Philip Brewer's Writing Progress


Tuesday, 27 August 2002

I finished going through marked-up mss with the Clarion critiques of the story I'm going to rewrite. I didn't actually start on the rewrite, though, because I watched most of "Gilmore Girls" and all of "Monk," which pretty much took up the evening.

One of my co-workers posted something in praise of absolute property rights, in response to an article in the Sunday New York Times about how rich property owners were trying to limit access to public beaches.

I went through my own libertarian phase when I was younger, supporting a relatively absolute view of property rights. But I've softened my views quit a bit. I posted this essay in response:

Of course property rights are a relative thing, especially when it comes to land.

On the one hand, there are a lot of reasons for having clear rules of ownership and being able to provide some sort of final settlement for disputes over land and its use. Without such a system it becomes unfeasible to invest in the stewardship of the land and make improvements on it; value cannot be unlocked via mortgages; old disputes are raised over and over again with the resolution changing whenever the political winds shift. Basically, it's bad for business.

On the other hand, there is no parcel of land that hasn't been taken by force over and over again. (Exceptions may include a few places that are simply uninhabitable without modern technology, such as Antarctica.) That makes an unambiguously clear title impossible to justify. Further, things that happen on a plot of land affect people elsewhere, and society recognizes that those people's interests are properly taken into account.

Western societies have settled on the current compromise. We have a system of titles, registration, deeds and so on, that lets us act for most purposes as if clear and final title can be provided, while also limiting ownership rights in a wide range of different areas (zoning, land-use rules related to wetlands, rules about drainage, easements, public use, etc.)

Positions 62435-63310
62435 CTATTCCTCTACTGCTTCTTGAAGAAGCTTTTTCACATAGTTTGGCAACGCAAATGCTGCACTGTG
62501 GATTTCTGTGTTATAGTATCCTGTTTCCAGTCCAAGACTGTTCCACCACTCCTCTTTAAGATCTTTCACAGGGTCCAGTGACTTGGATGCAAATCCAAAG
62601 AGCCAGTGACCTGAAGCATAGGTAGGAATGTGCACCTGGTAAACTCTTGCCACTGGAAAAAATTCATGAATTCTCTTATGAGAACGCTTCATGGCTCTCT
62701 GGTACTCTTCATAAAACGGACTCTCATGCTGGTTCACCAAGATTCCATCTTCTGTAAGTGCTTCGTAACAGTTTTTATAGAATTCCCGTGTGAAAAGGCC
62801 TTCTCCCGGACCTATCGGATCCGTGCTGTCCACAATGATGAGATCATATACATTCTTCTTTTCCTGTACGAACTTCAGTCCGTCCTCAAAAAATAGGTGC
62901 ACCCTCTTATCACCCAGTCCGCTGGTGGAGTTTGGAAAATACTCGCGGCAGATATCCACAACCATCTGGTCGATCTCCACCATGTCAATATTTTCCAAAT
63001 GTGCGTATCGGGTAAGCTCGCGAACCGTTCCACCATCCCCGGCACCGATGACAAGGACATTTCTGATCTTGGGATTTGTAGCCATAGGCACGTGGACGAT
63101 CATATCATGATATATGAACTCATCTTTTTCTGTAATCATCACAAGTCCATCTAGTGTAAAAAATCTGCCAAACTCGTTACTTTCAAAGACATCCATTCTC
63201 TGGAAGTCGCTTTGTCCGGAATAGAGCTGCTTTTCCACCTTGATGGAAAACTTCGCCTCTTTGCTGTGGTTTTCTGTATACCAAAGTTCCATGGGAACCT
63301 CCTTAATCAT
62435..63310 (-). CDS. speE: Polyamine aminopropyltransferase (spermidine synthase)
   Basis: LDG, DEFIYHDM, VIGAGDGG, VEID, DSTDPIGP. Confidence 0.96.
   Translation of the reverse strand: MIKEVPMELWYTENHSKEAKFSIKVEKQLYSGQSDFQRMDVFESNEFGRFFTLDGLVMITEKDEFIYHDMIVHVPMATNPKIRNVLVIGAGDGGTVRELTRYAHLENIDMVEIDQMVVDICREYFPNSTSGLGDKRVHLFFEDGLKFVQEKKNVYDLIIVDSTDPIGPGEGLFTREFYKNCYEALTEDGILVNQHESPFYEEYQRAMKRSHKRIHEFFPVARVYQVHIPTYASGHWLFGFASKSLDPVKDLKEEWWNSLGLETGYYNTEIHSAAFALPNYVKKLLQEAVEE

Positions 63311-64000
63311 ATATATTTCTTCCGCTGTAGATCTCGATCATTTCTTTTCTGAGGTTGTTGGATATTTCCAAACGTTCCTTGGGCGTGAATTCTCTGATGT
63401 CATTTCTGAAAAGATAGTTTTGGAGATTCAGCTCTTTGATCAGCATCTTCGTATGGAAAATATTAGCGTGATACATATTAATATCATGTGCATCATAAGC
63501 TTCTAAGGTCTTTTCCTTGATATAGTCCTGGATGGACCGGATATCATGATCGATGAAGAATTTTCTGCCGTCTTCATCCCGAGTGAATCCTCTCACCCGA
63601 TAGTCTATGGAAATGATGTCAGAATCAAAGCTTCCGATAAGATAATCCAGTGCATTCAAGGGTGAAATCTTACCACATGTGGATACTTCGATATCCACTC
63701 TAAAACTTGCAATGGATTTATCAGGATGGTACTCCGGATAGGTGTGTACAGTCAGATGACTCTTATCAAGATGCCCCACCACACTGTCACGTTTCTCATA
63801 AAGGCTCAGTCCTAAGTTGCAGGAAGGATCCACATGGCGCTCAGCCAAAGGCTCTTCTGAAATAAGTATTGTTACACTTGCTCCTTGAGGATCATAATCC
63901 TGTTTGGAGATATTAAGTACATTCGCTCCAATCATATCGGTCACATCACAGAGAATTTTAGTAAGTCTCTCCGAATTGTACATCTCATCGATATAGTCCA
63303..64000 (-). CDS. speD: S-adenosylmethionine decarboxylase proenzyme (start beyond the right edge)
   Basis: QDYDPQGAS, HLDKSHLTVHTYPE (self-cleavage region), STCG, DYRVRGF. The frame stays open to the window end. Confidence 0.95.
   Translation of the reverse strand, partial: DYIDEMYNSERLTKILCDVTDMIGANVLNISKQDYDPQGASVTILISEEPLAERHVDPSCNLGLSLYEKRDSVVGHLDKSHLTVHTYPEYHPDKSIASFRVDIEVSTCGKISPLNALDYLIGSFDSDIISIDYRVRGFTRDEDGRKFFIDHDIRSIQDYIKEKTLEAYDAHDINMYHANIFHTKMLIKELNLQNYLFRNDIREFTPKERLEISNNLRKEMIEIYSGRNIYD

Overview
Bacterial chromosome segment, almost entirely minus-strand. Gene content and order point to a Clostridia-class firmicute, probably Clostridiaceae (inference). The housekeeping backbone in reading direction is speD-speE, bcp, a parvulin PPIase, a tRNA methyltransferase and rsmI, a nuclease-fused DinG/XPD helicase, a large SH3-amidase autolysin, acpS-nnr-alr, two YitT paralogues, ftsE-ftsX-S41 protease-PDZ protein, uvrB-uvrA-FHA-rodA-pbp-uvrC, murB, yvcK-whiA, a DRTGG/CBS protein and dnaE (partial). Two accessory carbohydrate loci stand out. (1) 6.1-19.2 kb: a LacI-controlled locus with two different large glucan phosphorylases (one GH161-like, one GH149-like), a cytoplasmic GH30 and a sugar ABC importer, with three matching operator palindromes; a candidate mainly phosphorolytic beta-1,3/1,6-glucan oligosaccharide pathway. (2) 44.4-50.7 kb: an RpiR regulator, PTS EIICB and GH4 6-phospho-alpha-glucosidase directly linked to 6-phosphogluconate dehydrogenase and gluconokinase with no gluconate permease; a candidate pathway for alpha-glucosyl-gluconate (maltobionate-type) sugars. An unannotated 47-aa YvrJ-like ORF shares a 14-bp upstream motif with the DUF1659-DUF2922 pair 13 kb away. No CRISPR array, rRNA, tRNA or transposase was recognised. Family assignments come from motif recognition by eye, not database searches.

If you follow the rules, you own the land in a way that is well-understood and reasonably reliable. (Much more reliable than historical systems, where your ownership rights might have been much more absolute, but could also be overturned in an eye-blink if your neighbor became especially good friends with the king.) You can mortgage the land, build on it, plant crops or timber, and be reasonably confident that any attempt to deprive you of the land will follow rules that are well-known and generally considered to be as fair as we've been able to make them so far.

Just how absolute do you think land ownership ought to be? Should you be able to build a 100-story building that extends to within six inches of the borders of the lot where your house is now? Should two owners on opposite sides of a river be able to agree to dam it, without consulting people downstream? Should you be able to flog trespassers? Manufacture explosives in your basement? All those things are things that have been considered rights that went along with land-ownership at various times and places.

It has long been considered good public policy for owners of land-locked parcels have a way to obtain access to their land. Extending that notion so that it applies to giving the public access to publicly owned land doesn't seem like a huge jump to me.


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